8. “Freeze!”

When your class is focused and on task, let them know that sometimes in your class you will yell, “Freeze,” and they will have to freeze in place. If you feel it’s appropriate, you could offer an incentive for being the fastest to freeze. Be sure to practice a few times while the kids are on task. You could have a 30-second dance party to get kids used to freezing in place while they’re being crazy.

9. Point out kids who are on task

If your class hasn’t completely surrendered to the chaos yet, you should hopefully have a handful—or if you’re lucky, maybe even a majority—of kids who are still doing the right thing. Draw attention to them and use them as models for the rest of the class. Tell them, “Thank you [name] for doing [task]. Class, do you see how [name] is doing such a great job with [task]?” If you’re having trouble with a couple of kids in particular, highlight the on-task kids next to them.

10. Identify inappropriate behavior

Calling out kids by name is risky. And publicly shaming kids is never a good way to regain control. More than they’ll remember your lesson, they’ll remember how you made them feel, or how much trouble so-and-so got in. You’re not just responsible for these kids for one class time.

But if the positive reinforcement of highlighting good behavior doesn’t work, it may be time to highlight bad behavior. I’d recommend keeping it impersonal by saying things like, “Anyone who is doing [inappropriate behavior] right now is not doing what we’re supposed to be doing,” or “If your neighbor is doing [inappropriate behavior] nicely tell them that you’re trying to do [appropriate behavior].”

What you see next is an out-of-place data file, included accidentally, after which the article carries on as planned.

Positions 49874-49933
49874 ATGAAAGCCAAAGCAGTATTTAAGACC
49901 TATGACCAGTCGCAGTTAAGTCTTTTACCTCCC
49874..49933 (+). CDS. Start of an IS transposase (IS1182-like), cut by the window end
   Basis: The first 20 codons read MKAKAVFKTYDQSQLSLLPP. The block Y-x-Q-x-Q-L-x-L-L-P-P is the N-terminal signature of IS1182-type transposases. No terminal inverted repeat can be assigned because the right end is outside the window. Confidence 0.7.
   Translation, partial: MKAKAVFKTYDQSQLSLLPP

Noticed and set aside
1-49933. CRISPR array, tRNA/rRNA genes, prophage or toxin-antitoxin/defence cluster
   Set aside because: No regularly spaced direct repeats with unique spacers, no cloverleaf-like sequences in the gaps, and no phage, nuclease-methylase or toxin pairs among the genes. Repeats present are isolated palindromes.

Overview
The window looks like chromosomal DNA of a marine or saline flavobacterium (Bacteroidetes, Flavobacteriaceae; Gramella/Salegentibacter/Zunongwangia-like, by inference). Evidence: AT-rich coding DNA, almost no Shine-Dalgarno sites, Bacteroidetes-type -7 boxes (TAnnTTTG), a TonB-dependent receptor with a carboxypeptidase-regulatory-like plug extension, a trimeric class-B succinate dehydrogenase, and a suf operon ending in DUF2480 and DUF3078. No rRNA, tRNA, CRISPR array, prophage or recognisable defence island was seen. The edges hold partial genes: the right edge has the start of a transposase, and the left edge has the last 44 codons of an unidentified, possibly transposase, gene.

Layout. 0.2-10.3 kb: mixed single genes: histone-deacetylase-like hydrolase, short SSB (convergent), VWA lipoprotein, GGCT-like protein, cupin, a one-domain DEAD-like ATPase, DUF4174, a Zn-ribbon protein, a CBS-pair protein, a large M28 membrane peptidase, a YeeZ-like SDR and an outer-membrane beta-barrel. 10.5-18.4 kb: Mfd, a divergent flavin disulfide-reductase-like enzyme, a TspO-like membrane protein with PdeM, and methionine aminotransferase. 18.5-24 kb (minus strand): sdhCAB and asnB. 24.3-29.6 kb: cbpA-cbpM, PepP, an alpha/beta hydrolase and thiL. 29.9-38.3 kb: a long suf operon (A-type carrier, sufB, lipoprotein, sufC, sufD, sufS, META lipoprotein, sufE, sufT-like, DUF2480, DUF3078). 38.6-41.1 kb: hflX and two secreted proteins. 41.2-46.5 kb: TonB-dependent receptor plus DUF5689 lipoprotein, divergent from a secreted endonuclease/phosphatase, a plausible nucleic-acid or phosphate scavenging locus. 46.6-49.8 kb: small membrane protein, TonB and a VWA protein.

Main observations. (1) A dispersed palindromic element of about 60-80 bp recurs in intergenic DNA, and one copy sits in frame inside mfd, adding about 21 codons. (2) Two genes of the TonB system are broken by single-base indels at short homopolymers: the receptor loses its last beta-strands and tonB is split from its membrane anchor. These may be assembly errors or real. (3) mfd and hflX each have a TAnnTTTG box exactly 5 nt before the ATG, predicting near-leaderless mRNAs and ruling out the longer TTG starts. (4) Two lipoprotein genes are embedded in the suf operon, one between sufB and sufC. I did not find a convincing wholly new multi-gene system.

11. Give the class stars for behaving

When every kid has a stake in the class’s behavior, they’re a lot more likely to steer each other in the right direction. Find a positive incentive your kids can get excited about (perhaps a game, a party, or a snack) and determine an appropriate number of stars or points they have to earn in order to get the reward. When the class gets out of control, they lose points. When they’re focused and on task, they earn points. You can decide if they have an opportunity to earn back points and how fast they can earn or lose points.

12. Take a stretch break

It’s not easy for kids to sit in place for a long time. A stretch break is less disruptive than running outside or dancing around, but sometimes it’s just enough to get kids back on track. You probably want to try this when your kids start to look restless, before they get out of control.

13. Quiet Coyote

No list of kid-calming strategies would be complete without the famous “Quiet Coyote.” Most school-age kids have probably encountered Quiet Coyote before, but take a moment to tell the kids about this well-known creature. Bring your middle and ring fingers to your thumb to make his snout, and raise your pointer and pinky fingers to make his ears. Tell the kids that the Quiet Coyote doesn’t like noise, and when they see him come out, they need to get quiet and bring out his friends (making their own Quiet Coyotes).

Want more help managing kids?

Some management techniques work great on young kids, but become completely ineffective when they get older. Other techniques work well with older kids and not at all on younger ones. In The Science of KidMin, we’ve used principles of childhood development to help you engage kids of different ages and communicate in ways they understand. And we’re giving you a copy for free!

The Science of KidMin

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Jayson D. Bradley

Author Jayson D. Bradley

Jayson D. Bradley is a writer and pastor in Bellingham, WA. He’s a regular contributor to Relevant Magazine, and his blog has been voted one of the 25 Christian blogs you should be reading.